Hours before the vote of no-confidence Thursday night, Johnson was leading reporters on a tour of the school's new performing arts center in Silver Spring, where Aretha Franklin is booked Sept. 11. That event, too, has come under fire, for its estimated $146,000 cost. Tickets are $75.
Johnson portrayed a college "on a very good trajectory," with record enrollment, a growing honors program and a proven pipeline to four-year colleges.
Even now, Johnson has passionate supporters. Sue Payne, a parent, said Johnson wept when she told him that her daughter Lauren had been accepted into a study-abroad program at Cambridge. Lauren Payne, 23, graduated from Montgomery College in 2007 and completed a bachelor's degree this spring at St. Mary's College of Maryland.
"My sense of him was that he was very student-centered and very approachable," Lauren Payne said. "I saw him eating meals with the students."
Johnson, 52, came to the college in February 2007 from the Community College of Allegheny County, Pa., where he was chief executive of the Allegheny campus. He replaced Charlene R. Nunley, who retired after eight successful years.
Raised in Jersey City, the seventh of 10 children, Johnson transferred at 15 from a low-performing high school into a Dartmouth-sponsored program called A Better Chance. He spent 17 years in a variety of management jobs at Mesa Community College in Arizona, followed by three years in Pittsburgh. College officials there credited Johnson with creating programs to raise achievement. Detractors point to a 2006 audit, reported in Pittsburgh newspapers, that showed Johnson had used $3,500 in relocation expenses for home appliances.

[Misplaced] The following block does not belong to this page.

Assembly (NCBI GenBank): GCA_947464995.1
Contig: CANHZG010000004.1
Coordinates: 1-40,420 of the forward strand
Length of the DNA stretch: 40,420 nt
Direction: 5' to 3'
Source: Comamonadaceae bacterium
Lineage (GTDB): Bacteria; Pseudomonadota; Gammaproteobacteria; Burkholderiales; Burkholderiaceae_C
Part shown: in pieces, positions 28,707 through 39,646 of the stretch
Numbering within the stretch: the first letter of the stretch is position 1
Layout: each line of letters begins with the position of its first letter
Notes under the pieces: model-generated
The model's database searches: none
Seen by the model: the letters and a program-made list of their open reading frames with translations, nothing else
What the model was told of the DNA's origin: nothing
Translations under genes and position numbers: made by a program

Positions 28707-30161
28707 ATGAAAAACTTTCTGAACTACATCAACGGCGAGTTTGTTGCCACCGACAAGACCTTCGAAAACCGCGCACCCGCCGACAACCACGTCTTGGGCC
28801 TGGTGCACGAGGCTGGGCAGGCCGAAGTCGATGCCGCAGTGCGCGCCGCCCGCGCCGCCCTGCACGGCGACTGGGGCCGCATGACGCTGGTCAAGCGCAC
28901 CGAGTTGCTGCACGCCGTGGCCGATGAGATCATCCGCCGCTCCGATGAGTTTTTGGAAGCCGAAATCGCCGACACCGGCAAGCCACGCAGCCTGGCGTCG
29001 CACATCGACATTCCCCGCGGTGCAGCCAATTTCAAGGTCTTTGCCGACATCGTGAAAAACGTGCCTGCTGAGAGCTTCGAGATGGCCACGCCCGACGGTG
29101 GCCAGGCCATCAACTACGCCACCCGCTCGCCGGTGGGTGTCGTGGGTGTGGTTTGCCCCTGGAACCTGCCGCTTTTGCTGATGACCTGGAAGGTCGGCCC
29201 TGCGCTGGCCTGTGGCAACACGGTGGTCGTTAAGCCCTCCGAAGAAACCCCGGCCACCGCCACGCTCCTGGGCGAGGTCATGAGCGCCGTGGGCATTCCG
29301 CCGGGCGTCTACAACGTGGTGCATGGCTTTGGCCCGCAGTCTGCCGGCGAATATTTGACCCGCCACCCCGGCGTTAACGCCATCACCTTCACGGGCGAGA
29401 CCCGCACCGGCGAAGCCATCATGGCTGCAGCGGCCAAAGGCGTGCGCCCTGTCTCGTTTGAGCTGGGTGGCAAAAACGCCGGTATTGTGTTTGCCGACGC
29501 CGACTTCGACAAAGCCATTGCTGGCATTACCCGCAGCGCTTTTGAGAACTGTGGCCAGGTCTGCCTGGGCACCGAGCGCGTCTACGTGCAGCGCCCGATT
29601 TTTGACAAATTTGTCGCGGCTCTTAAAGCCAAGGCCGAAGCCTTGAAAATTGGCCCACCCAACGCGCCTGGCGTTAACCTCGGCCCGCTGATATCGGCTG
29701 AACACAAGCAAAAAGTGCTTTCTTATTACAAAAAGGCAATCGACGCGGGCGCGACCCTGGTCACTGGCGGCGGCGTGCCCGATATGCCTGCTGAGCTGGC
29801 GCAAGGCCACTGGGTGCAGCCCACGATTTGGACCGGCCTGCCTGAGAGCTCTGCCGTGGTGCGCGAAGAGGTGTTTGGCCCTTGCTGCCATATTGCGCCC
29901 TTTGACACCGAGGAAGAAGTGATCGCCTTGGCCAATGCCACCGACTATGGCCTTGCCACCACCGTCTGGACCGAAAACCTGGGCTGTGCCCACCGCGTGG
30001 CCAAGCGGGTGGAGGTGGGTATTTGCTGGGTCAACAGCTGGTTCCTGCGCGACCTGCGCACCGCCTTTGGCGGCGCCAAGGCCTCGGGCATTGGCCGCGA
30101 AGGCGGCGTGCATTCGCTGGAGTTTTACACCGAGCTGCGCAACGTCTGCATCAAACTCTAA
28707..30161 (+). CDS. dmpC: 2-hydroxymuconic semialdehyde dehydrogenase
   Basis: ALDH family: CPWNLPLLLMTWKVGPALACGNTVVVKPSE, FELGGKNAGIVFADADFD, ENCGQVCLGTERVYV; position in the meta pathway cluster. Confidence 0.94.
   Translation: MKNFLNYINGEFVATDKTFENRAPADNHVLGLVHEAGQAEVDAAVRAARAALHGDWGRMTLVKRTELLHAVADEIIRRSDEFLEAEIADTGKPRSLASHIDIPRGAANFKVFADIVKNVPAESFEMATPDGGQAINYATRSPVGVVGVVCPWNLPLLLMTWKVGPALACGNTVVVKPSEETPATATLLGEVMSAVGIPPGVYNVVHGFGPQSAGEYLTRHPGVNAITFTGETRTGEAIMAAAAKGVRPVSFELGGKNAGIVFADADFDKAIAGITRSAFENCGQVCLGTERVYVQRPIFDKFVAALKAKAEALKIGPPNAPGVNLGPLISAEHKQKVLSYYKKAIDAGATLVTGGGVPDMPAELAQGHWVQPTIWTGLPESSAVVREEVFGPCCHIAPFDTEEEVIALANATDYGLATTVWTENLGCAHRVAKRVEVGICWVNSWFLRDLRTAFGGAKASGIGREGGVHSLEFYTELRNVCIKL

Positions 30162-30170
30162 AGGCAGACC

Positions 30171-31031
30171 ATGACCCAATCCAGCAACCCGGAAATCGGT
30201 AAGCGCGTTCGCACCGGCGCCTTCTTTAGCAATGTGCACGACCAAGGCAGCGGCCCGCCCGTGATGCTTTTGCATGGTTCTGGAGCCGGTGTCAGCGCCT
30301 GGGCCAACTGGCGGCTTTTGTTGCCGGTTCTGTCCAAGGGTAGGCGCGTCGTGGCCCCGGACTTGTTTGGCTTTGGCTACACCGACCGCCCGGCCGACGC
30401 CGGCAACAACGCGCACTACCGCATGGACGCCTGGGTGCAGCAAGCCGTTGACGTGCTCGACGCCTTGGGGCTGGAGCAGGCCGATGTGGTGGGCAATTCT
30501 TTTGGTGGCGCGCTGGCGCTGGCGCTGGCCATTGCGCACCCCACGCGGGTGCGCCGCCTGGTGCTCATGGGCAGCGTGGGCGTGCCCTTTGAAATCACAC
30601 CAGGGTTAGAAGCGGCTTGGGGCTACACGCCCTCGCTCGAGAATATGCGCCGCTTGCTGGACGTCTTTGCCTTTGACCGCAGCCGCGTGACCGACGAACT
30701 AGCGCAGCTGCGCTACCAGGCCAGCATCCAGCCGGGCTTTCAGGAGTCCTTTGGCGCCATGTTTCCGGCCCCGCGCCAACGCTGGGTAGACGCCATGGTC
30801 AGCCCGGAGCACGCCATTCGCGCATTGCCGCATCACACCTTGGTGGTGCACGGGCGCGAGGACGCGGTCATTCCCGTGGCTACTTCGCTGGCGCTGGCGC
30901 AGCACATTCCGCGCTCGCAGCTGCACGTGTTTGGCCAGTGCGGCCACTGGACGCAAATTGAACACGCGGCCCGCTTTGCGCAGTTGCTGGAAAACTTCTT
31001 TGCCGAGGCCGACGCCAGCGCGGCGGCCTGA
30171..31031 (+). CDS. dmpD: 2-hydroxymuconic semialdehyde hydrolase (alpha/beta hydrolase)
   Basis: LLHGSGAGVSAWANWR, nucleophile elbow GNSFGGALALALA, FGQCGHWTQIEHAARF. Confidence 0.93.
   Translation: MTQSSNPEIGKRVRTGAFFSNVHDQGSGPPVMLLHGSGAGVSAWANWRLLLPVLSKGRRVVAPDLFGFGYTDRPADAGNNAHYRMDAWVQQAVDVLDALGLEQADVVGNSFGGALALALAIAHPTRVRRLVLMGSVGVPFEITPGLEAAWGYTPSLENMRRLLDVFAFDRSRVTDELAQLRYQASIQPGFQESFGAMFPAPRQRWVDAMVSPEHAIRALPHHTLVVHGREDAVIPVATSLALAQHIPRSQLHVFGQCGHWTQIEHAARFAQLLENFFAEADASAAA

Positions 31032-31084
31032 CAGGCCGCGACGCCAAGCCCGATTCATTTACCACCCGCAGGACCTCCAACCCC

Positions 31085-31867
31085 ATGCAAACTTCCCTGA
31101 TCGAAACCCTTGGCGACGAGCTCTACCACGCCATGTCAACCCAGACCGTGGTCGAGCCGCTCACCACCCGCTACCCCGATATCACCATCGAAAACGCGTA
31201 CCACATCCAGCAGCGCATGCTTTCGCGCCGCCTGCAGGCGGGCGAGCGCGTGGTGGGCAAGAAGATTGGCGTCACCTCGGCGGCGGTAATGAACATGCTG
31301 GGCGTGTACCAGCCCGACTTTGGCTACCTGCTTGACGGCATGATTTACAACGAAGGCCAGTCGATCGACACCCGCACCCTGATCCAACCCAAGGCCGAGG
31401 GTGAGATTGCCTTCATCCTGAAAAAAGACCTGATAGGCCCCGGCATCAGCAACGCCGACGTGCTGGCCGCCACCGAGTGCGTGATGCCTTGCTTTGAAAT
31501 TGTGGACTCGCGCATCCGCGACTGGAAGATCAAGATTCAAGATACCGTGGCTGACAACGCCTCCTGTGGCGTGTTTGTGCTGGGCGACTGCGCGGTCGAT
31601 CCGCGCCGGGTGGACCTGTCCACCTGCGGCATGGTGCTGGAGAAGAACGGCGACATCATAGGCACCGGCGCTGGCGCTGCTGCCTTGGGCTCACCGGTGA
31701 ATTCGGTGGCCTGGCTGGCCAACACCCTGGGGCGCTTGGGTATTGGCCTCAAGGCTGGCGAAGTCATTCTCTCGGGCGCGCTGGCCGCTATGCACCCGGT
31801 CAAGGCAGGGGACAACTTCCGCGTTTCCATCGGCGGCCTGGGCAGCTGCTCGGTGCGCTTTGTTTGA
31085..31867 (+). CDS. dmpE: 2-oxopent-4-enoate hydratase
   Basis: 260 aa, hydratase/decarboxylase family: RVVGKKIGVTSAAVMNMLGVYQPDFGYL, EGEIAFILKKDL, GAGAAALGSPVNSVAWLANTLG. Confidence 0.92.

The faculty report also cites a pattern of demeaning language, "threats of retaliation, and explosive, targeted rage." One chief of staff resigned, then another.
Johnson is on his fourth executive assistant.
The changes have left the college "destabilized and without a viable structure of leadership," the report says. The direction of the institution "changes frequently, randomly, without explanation," it states.
Johnson failed to attend at least a dozen meetings with state and county representatives, including such politically potent events as a March news conference for the county operating budget, according to the faculty report. He told trustees that he had met with Sen. Barbara A. Mikulski (D-Md.) at a June 3 meeting of the Maryland Association of Community Colleges; in fact, neither he nor Mikulski had attended it, according to the report.
The swift and steep deterioration of leadership portrayed by the faculty has thrown college trustees on the defensive: They are charged with presidential oversight. Last spring, trustees gave Johnson a positive evaluation and were poised to increase his $220,000 salary. But "everything is on hold," said Michael C. Lin, chairman of the board.
Lin said allegations about Johnson's behavior had reached trustees early on, but the information was mostly secondhand and scattershot. "Initially, it was only one piece here and another piece there," he said. "Certainly not credible information that we could act on."
Now, trustees are weighing several possible actions, including the course suggested by faculty, or a potential settlement agreement that would essentially pay Johnson to leave, according to a trustee who spoke on condition of anonymity because he was not authorized to discuss the case.
"Senior management is not, I would say, divided," the trustee said. "At the upper levels, I'm only aware of one supportive individual. That's how rough the waters are."